After my recent adventures eating on the road and discovering how to make salad with just a teaspoon, I’ve found myself paying a little more attention to the tinned food section of my local supermarket. As regular stonesoupers will know, I’m often reaching for a tin of something be it chickpea, tuna, tomato or butter bean. But until now I’d never thought to try lentils out of a can.
And so I found myself stocking up – thinking if I had them on hand, an opportunity would present itself.
I wish I could report that my first attempt was a success, but unfortunately my chorizo with lentils and wilted spinach was a bit too much like my nephew Jack’s food for my liking. Tasty but lacking in texture – nothing like when made from scratch with Puy lentils – the Rolls Royce of the lentil world .
Lesson 1 – The secret to success with tinned lentils is to avoid further cooking – or you’ll end up with lentil mush.
Rather than be taunted by the remaining cans on my pantry shelf, I decided to take a different approach – this time a warm lentil salad with canned baby beets (another new discovery) and ricotta.
Lesson 2 – The best way to prepare canned lentils is to pour boiling water over them.
This has the double benefits of removing the gluey juices and warming them up a little so they are able to absorb your dressing. Then all that’s required is to mix up a little balsamic vinegar and oil and toss through some parsley for freshness. A healthy, inexpensive dinner in under five minutes – thankyou Mr Lentil.
warm lentil salad with beets & ricotta
serves 2 as a light meal
If you’re up for roasting your own beets, they will taste better. Just scrub beets and trim tops. Wrap in foil and bake at 200C (400F) for about an hour or until tender (the bigger your beets the longer they’ll take). Allow to cool slightly before using in the salad. To be fair, I was pretty impressed with the canned baby beets I discovered in the supermarket. Packed in beet juice they are a lot closer to home baked than their old school pickled cousins.
For a more substantial meal, serve with a poached egg on top. Or if you’re feeding a die-hard carnivore – fry some chopped bacon or chorizo and stir through the lentils. For our vegan friends, roasted walnuts or pinenuts would make a lovely substitute for the cheese.
1T balsamic vinegar
3T extra virgin olive oil
1 can tinned lentils (400g or 14oz)
2 handfuls flat leaf parsley, leaves picked
1 can baby beets, drained (400g or 14oz)
1/2C ricotta (approx 150g or 5oz)
Boil your kettle. In a medium bowl mix together balsamic and oil and season to taste.
Place lentils in a strainer and pour over boiling water to get rid of the cooking liquid. Drain well then toss through the dressing. Stir through parsley leaves and divide between 2 plates.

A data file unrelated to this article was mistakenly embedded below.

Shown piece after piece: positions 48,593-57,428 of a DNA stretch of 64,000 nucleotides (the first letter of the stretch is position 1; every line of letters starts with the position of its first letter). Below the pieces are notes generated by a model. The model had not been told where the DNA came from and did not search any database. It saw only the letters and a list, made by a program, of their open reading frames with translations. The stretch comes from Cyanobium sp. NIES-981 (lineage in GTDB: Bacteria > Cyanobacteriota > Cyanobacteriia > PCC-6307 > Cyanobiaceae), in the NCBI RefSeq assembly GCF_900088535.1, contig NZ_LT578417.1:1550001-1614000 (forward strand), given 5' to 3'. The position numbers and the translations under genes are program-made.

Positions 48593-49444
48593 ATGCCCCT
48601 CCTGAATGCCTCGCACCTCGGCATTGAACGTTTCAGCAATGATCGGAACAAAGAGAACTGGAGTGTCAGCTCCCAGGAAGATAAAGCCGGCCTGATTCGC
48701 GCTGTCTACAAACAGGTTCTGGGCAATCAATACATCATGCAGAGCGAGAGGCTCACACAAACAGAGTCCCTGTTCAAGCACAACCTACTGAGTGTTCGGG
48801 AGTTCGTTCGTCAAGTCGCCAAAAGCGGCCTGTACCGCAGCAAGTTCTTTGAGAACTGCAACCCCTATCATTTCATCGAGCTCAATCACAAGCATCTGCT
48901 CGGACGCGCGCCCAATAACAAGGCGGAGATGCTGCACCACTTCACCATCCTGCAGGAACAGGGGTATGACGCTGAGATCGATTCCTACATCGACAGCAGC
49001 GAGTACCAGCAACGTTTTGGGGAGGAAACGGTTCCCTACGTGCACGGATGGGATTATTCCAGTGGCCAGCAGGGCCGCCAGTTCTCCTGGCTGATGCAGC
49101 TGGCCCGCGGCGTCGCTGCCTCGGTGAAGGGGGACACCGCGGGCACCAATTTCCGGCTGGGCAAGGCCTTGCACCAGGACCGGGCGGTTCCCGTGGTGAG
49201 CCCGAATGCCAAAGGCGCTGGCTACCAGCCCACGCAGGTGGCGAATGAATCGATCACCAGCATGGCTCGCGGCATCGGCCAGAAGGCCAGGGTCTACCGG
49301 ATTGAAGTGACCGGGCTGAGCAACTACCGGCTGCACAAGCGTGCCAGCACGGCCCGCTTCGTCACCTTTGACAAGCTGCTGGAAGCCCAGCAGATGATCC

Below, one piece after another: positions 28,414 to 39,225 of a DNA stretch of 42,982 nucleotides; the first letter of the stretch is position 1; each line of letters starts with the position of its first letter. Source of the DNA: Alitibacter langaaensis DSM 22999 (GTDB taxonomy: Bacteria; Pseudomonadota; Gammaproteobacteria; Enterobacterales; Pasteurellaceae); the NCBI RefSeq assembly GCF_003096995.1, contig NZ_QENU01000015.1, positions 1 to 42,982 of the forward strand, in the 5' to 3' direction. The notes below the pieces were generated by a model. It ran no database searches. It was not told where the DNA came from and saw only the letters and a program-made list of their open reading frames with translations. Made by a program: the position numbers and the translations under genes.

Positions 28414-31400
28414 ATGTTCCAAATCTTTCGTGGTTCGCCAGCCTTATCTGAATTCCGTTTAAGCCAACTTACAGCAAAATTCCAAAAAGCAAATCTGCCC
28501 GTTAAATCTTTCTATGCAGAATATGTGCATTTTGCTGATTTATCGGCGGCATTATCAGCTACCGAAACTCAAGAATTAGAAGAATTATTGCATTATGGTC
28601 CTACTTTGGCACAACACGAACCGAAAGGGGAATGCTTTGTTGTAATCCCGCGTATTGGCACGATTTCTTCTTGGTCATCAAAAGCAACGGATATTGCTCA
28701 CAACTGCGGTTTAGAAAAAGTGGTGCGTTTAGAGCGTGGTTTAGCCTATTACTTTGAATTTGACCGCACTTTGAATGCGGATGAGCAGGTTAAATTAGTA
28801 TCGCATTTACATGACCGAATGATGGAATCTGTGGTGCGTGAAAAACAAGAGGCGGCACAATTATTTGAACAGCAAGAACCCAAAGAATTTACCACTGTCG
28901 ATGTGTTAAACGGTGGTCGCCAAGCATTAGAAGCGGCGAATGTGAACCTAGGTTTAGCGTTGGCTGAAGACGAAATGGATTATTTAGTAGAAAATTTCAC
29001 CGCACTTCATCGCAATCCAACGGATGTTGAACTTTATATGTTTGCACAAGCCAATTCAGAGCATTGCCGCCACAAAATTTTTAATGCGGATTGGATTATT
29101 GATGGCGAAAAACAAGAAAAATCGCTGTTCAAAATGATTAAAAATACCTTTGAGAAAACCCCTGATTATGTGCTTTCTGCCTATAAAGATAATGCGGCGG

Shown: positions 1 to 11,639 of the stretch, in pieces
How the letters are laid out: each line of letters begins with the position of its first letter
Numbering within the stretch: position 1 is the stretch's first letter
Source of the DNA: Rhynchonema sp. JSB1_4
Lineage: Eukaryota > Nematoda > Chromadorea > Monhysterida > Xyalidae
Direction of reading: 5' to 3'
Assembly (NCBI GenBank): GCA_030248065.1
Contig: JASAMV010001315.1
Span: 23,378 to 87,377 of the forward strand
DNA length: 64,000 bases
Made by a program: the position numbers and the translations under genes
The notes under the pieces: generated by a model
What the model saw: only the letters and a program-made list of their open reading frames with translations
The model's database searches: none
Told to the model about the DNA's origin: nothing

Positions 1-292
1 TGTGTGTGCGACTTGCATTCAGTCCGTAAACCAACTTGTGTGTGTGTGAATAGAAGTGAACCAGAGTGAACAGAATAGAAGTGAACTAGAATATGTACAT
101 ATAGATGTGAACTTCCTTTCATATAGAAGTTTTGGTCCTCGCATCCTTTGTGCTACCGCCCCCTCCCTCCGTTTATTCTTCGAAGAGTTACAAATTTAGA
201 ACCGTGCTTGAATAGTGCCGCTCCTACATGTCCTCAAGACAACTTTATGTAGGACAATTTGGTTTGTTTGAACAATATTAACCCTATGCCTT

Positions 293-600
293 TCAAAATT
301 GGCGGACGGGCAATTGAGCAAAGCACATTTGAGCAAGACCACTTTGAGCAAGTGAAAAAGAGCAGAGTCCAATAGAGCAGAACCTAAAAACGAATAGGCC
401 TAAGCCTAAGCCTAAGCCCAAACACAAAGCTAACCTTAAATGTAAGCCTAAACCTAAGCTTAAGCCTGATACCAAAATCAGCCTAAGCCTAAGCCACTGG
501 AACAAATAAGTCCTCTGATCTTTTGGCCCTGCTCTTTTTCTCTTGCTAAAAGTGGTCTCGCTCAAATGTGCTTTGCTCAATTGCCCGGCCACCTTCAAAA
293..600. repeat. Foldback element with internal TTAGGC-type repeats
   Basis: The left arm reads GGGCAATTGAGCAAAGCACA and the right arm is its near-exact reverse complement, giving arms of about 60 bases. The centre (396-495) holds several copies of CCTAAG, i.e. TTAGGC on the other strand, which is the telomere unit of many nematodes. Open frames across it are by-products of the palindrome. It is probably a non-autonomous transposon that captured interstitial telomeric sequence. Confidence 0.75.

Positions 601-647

Top with drained beets and generous dollups of ricotta.
beans, beans magical
beans – for warm butter beans with rosemary & garlic
staying healthy on the road – how to make salad with a teaspoon for a chickpea & parmesan salad
salad warmth – for a warm green lentil, chorizo & cavalo nero salad
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That dish looks lovely! I always have a tin of lentils on standby. They’re great to add body to soups and I love frying them with chorizo! :)
I love my tins of lentils for quick and easy salad – I love them with tomato, cucumber and haloumi – but I have a mental block on canned baby beetroot and just bought one the other day so will be remembering this recipe for when I use it
I have never heard of canned lentils, but I’ll have to look for them now. This looks delicious – thanks!
of course – they would be lovely in soups – thanks for the inspiration
tomato, cucumber and haloumi sound like another great idea – will swap you for the beets
you should be able to find them in your supermarket – well worth keeping an eye out for them
My version involves canned lentils, caramelised onion, a touch of garlic, persian feta/goats cheese, italian parsley and S&P – more of a side dish than a meal in itself but great with a simple steak, grilled lamb, etc. I like the organic Bionature brand (at least I think that’s what I think they’re called).
I should also confess that I don’t mind braised canned lentils despite the mushy factor onion, celery, carrot and garlic cooked first, add lentils and chicken stock). But then again I also like porridge, congee and other mushy foods.
love the idea of caramelised onion with these lentils. and maybe you’re right – I should get over the mushy factor and revisit them braised
I love tinned tuna and chickpeas, but have never considered buying lentils in a tin. Good to know that with a few handy tips, you can actually transform them into a decent dinner.
O that looks delicious… very interesting recipe (with the canned lentils). I’ll definitely be giving it a go. And I guess while I’m here…
I’m a food science student conducting a research survey on the purchase of specialty food products. Feel free to help me fill out my short 8 min research survey. It’s completely voluntary.
I used to be like you and didn’t even think of lentils – now starting to get slightly addicted.
hi foodie guy
lovely to hear from a fellow food scientist – good luck with the survey
Wonderful blog post. I’am not the type of guy who often blog arcticles, but i require to know where you find your informations from?
How do I contact you Jules????!!!!!
Dinner in 5 mins, excellent idea just what I was looking for.